Author Will Sperduto is a graduate of Duke University, with a bachelor’s degree in cultural anthropology and global health and a master’s degree in biomedical sciences. He is planning a career in medicine. Cartooncology is his first book. He seeks to “strengthen the humanity in medicine by continuing to contribute to the advancement of medical education and patient care.”
To celebrate the release of his book, MK asked him a few questions.
What is this book? Cartooncology: Thoughtful Images of Cancer is a collection of illustrations that introduces individuals of all ages and backgrounds to different ways of thinking about the illness. These graphic medicine images help patients, caregivers, students, and health professionals visually learn from, and cope with, cancer.
What is the backstory of the book? Why did you make it? What started out as a final project in my Visual Cultures of Medicine class at Duke University became an insightful and reflective 84-page journey through moments of vulnerability and strength with cancer patients and their families. MK Czerwiec and Dr. Kimberly Myers gave me a box of crayons, reminded me that everyone can draw, and encouraged me to develop my own style of cartooning. As a Duke Cancer Center volunteer, I saw patients and families struggle to understand their cancers and sought to communicate their stories meaningfully and compassionately. Along the way, I learned about graphic medicine and two guiding principles: (1) patients with similar diagnoses may have different ways of understanding and coping with their illness; (2) illness means different things to different people. Furthermore, in order to express my appreciation for patients’ resiliency, their willingness to be open, and the enjoyable memories I made as a volunteer, I designed Cartooncology – a tool that invites diverse interpretations and accesses emotions and thoughts that readers may not process otherwise – in hopes of strengthening the humanity in medicine.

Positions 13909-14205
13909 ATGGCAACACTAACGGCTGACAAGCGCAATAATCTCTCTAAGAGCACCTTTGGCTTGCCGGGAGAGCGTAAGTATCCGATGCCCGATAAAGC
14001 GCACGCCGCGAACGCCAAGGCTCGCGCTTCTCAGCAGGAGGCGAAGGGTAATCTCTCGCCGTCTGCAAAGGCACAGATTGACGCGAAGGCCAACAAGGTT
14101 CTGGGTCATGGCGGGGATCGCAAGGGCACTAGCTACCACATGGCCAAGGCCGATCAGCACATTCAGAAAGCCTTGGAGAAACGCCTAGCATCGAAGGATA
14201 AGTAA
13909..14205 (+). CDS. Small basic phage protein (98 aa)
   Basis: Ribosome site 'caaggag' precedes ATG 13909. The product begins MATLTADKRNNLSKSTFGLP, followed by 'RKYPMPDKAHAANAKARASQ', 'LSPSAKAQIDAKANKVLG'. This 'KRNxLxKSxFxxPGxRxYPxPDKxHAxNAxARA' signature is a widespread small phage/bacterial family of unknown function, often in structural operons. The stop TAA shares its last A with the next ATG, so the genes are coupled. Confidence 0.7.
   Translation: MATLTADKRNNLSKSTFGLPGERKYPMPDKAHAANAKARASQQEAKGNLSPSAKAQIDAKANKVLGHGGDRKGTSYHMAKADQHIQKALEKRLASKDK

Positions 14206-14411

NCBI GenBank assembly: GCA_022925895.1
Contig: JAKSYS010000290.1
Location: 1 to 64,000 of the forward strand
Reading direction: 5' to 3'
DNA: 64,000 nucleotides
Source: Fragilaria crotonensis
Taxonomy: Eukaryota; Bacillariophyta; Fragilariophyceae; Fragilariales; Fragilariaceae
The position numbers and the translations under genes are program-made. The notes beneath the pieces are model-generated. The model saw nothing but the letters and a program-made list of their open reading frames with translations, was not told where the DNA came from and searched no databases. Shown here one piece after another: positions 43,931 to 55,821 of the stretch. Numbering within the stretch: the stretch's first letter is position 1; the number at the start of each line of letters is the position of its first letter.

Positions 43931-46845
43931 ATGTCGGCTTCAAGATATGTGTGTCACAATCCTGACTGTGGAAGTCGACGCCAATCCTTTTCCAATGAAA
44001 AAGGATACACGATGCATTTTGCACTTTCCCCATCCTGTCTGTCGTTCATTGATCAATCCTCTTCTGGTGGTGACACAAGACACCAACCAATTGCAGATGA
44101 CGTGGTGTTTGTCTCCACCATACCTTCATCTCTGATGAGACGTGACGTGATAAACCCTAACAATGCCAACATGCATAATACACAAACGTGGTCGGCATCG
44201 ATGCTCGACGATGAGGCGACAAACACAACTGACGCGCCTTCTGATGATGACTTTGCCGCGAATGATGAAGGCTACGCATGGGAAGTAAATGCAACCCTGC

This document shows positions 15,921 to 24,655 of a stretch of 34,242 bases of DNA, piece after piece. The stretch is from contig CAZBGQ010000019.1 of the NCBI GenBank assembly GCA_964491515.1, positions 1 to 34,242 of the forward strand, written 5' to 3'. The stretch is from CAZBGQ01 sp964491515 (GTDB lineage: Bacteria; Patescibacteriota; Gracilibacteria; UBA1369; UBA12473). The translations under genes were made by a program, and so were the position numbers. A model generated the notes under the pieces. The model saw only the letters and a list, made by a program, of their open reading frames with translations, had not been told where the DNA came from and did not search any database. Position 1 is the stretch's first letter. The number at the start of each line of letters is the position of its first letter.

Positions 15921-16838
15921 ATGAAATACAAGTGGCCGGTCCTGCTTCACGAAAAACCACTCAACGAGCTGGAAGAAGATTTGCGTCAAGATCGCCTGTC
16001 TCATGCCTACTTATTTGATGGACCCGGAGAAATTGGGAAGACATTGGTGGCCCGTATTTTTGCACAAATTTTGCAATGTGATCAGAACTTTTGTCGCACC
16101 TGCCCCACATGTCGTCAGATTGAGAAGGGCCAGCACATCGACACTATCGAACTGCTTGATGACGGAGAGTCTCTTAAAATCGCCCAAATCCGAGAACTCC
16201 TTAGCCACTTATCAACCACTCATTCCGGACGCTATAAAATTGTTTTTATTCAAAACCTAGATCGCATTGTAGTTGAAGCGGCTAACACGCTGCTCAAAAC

What challenges did you face in making it? Transforming waiting room conversations into cartoons challenged my imagination. Weighing feedback to ensure adjustments remained consistent with the book’s mission was tricky. Overcoming these challenges allowed me to discover an aptitude for deep, empathic listening and to create a book that amplifies the voices of others.
What surprises have you found in making it? How have people responded to it? Everybody knows somebody whose life has been touched by cancer. Sharing my illustrations with others has led to many unexpected intimate conversations. The response has been overwhelmingly positive and supportive. Exchanging feedback was difficult at times but necessary. I am grateful for the cancer patients, friends, and families whose constructive comments and collaborative spirit truly made this book possible.
How do you hope this book is used? I envision Cartooncology being used to enrich experiences in waiting rooms, art therapy and support group sessions, and medical humanities programs. In waiting rooms, the illustrations will serve as colorful, engaging metaphors that hopefully welcome introspection. In more guided settings, Cartooncology can be an interactive workbook; health professionals and professors may handpick personally relevant images for patients and students who will draw their own version and further process the cancer experience.
Check out sample cartoons and purchase your own copy!